Grappa is a drink that is very popular in countries where they traditionally make wine. Italy (Grappa), France (Mark, Brandy), Hungary (Törköly Pálinka) as well as Spain and Portugal.
Grappa is made from spent grape skins. The grapes are harvested and then pressed. The liquids are used to make wine. The grape skins are a great base for Grappa. They have plenty of taste, nutrients, and fermentable sugars (fructose). Get yourself some grape skins, add water, add yeast, and you are on your way. Only thing is … it is messy. And we do not all have vineyards around the corner.
That’s why I made an easy Grappa recipe. With the help of mr. Petrusk, for which I am very grateful. How does it work? How easy is it?
Well, it is very easy, and this is how it works: we do not make Grappa from grape skins, but from raisins.
Okay,here we go. For a 10 liter base recipe, that is perfectly scalable, buy 1 kilo of raisins and rinse them well.
Now add them to three liters of boiling water and cook them for 5 minutes.
Turn off the stove and add 1 kilo of sugar. Stir in the sugar until it is completely dissolved.
Throw everything into your fermenter, add 7 liters of cold water and two spoons of lemon juice on the first generation of your Easy Grappa.
Wait until the temperature drops to 30 degrees Celsius. Now add yeast and stirr the yeast in violently.
Fermentation will kick in within 12 hours. Fermentation will be done in about two weeks.
Since the raisins contain about 65% of sugars (fructose), you will have a total amount of sugar of around 1.65 kilo’s per 10 liters of wash. That will get you to a wine that’s about 9% strong. Perfect. In a 45% finished grappa, that will give you 5 times taste concentration. What that means? Plenty of taste!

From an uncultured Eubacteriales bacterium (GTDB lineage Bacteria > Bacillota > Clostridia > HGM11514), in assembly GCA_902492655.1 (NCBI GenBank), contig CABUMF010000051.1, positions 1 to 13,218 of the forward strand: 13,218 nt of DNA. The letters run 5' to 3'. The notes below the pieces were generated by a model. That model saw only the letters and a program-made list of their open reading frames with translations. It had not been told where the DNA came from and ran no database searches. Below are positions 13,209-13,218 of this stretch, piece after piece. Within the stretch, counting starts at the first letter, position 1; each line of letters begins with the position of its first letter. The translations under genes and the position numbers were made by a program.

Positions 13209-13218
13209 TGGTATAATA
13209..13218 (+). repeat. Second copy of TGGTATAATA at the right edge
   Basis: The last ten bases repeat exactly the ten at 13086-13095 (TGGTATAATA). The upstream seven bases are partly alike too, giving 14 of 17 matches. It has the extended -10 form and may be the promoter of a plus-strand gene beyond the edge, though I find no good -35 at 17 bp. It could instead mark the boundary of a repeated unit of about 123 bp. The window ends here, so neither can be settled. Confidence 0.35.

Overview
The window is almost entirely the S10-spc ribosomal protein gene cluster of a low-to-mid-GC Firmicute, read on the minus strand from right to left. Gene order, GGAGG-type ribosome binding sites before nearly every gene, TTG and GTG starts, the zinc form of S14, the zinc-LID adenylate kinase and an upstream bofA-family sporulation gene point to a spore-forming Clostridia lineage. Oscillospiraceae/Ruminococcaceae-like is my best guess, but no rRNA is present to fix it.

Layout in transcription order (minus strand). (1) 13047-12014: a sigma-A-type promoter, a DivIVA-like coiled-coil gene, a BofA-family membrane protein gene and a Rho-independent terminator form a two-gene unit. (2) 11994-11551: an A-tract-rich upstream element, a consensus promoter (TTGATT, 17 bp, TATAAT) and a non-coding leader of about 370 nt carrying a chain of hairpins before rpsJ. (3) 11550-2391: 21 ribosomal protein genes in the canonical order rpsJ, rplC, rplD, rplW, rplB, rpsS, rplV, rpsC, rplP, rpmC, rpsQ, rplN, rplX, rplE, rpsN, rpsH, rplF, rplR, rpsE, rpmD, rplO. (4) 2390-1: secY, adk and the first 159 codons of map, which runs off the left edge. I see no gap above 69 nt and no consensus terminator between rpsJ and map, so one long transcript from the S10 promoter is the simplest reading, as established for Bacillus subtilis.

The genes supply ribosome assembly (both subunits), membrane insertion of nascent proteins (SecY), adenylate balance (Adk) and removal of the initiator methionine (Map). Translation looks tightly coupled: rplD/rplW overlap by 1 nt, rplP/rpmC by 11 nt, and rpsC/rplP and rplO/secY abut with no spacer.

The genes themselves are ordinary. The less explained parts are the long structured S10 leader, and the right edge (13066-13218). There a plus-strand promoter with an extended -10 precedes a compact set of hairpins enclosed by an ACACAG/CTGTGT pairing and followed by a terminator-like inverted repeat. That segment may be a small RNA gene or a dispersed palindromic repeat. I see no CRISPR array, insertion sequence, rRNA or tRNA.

Now, when fermenting is done, distill and make cuts. Take a relatively small heads cut, since most of the taste is where heads meet hearts.
If you have an iStill 50 or 250 that’s directly heated, you need to take the wine of the raisins prior to distilling.
Do you have an iStill 50 or 250 h2o? Then throw in the wine as well as the spent raisins. Distilling “on the raisins” will give you a bit more taste.
In both cases use the potstill program with the extra fores & heads removal program. On the iStill 50 allow for 30 minutes of column stabilization and draw off heads at a rate of 2 to 3 drops per second for 15 minutes. That’s for a 25 liter charge. For a 40 to 50 liter charge, up the heads collection speed to 4 to 5 drops per second for 15 minutes.
Then collect hearts without using the carbon filter. Stop collecting hearts around 93 degrees.
Do you not have an iStill (yet)? You can use a simple potstill to make a Grappa as well. Just collect 1/3rd of your boiler charge on the first stripping run. Combine the outcome of 3 stripping runs for one spirit run. Take careful cuts by nose and taste.
Start up generation 2 of this recipe with 15% backset from your boiler and fresh raisins. No more lemon juice is needed.
Generation 2 will have more taste than generation 1 due to the taste transfer from the backset. Due to the extra nutrients and slightly lower PH, caused by the added backset, generation 2 will ferment dry in a week time. Maybe a day more.
Do you like the recipe? Please continue with generation 3 and 4. How? Just the way you make generation 2: with some backset from the previous generation …